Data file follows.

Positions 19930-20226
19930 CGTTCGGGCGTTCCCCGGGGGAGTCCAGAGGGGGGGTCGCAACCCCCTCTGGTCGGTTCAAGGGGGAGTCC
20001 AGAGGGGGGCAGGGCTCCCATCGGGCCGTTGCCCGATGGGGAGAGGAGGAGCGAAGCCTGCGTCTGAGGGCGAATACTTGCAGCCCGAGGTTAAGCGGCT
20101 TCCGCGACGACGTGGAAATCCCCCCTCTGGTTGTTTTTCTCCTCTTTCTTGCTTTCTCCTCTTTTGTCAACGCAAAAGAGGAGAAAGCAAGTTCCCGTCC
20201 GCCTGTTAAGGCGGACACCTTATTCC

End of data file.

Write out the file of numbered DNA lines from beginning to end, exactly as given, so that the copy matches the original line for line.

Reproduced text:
Positions 19930-20226
19930 CGTTCGGGCGTTCCCCGGGGGAGTCCAGAGGGGGGGTCGCAACCCCCTCTGGTCGGTTCAAGGGGGAGTCC
20001 AGAGGGGGGCAGGGCTCCCATCGGGCCGTTGCCCGATGGGGAGAGGAGGAGCGAAGCCTGCGTCTGAGGGCGAATACTTGCAGCCCGAGGTTAAGCGGCT
20101 TCCGCGACGACGTGGAAATCCCCCCTCTGGTTGTTTTTCTCCTCTTTCTTGCTTTCTCCTCTTTTGTCAACGCAAAAGAGGAGAAAGCAAGTTCCCGTCC
20201 GCCTGTTAAGGCGGACACCTTATTCC